South African Students Learn the Ropes from MU Researchers

Kerwin Liedeman and Palesa Makoti

The MU School of Medicine offers internship opportunities for visiting international and domestic students interested in health careers. Through partnerships with the University of the Western Cape in South Africa, two international students are spending their summer interning under the guidance of MU medical school faculty. Seventeen international students have participated in the program since its launch in 2012.

Kerwin Liedeman, a student from the University of the Western Cape, is studying with Mark Daniels, PhD, associate professor of molecular microbiology and immunology. Part of their research is geared toward better understanding the effects specific gene editing has on the development of various types of cells, including cancer cells.

Kerwin Liedeman and Palesa Makoti
Kerwin Liedeman and Palesa Makoti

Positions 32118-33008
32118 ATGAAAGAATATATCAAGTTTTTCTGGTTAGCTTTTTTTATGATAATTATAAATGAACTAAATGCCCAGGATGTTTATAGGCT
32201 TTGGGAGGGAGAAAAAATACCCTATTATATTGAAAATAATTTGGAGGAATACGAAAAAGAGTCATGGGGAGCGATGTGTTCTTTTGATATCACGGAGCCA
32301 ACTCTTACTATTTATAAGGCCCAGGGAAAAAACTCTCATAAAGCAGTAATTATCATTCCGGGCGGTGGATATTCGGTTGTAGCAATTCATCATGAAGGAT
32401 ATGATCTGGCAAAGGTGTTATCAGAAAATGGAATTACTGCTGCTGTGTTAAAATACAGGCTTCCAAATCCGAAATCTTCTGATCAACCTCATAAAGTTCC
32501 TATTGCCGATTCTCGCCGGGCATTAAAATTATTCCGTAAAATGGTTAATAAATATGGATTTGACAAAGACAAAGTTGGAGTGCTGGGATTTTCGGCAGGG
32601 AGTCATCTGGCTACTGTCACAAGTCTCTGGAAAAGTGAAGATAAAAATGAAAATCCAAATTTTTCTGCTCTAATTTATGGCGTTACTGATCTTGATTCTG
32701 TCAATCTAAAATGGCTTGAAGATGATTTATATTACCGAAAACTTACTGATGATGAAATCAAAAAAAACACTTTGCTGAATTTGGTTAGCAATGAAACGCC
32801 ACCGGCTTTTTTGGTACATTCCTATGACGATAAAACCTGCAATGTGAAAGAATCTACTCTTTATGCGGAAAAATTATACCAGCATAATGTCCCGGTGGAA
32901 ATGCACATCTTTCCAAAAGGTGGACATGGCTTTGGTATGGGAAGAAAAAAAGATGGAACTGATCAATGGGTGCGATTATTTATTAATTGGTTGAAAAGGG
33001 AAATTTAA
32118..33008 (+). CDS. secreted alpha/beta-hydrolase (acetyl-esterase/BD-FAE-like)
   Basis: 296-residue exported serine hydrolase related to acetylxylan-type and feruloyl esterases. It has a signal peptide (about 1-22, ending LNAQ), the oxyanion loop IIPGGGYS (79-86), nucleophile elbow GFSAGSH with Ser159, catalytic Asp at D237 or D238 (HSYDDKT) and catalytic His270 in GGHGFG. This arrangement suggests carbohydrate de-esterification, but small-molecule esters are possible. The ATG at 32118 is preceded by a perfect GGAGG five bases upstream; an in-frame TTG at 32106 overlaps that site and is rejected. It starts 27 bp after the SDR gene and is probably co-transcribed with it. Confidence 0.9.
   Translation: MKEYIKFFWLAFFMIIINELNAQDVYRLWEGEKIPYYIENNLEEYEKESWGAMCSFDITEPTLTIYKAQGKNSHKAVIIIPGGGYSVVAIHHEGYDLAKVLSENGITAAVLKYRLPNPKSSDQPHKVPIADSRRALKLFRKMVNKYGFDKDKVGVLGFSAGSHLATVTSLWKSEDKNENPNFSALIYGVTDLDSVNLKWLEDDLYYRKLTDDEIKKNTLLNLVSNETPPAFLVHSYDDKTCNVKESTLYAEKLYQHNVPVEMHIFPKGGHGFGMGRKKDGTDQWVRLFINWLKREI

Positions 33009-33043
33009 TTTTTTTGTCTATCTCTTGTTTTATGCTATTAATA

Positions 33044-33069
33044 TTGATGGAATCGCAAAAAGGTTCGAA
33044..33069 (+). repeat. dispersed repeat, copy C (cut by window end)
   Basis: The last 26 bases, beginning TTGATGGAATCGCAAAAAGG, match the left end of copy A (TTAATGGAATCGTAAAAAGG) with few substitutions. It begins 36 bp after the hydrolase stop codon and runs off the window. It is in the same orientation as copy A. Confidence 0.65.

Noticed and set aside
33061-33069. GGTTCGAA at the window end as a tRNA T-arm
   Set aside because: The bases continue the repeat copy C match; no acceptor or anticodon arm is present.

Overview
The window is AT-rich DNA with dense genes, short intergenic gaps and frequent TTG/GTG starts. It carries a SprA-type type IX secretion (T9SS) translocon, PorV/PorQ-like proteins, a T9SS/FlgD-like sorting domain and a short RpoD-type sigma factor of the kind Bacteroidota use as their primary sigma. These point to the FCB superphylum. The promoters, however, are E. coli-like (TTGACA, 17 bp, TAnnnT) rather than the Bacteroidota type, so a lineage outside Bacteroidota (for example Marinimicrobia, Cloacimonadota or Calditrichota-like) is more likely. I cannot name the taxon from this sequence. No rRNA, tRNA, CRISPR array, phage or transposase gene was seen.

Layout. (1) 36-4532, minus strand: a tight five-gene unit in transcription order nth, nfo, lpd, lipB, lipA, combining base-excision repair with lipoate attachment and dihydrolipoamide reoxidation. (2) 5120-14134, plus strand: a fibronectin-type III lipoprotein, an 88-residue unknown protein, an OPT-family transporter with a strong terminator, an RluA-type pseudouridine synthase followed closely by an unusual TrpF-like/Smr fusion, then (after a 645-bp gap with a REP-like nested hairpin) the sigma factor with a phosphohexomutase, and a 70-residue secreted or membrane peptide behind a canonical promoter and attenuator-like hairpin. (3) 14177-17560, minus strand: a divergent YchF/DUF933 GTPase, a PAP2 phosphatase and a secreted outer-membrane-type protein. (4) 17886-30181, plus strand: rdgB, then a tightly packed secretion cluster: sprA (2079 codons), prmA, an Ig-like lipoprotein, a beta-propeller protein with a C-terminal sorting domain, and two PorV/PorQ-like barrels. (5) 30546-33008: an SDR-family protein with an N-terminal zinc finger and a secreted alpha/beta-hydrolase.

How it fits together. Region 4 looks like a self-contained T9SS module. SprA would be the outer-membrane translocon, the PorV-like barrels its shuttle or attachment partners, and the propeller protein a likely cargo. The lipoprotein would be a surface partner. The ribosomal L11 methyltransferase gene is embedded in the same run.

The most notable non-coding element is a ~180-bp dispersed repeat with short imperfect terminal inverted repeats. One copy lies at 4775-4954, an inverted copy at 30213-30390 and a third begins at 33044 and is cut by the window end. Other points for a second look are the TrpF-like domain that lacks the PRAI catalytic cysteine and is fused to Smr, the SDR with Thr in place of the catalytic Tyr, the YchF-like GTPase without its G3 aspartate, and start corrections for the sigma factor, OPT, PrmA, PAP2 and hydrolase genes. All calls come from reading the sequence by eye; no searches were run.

“Shadowing others in the medical school, gaining clinical experience and handling samples are all unique opportunities here that I am looking forward to,” Kerwin said. “Seeing firsthand how people do things differently will make me a more well-rounded scientist by being exposed to different concepts and collaborating with other departments.”

Palesa Makoti, also a student from the University of the Western Cape, is working with Donald Burke, PhD, professor of molecular microbiology and immunology and joint professor of biochemistry. Her research focuses on developing molecules to fight against harmful viruses such as HIV and Ebola.

“Having some background knowledge in molecular biology, cell biology and virology has helped, but I am still learning new things and new techniques every day,” she said.

In addition to MU’s international guests, the medical school also offers internship opportunities for undergraduate students in the United States. The Summer Research Internship in Medical Sciences began in 2011 with the goal of recruiting more underrepresented students to the MU School of Medicine.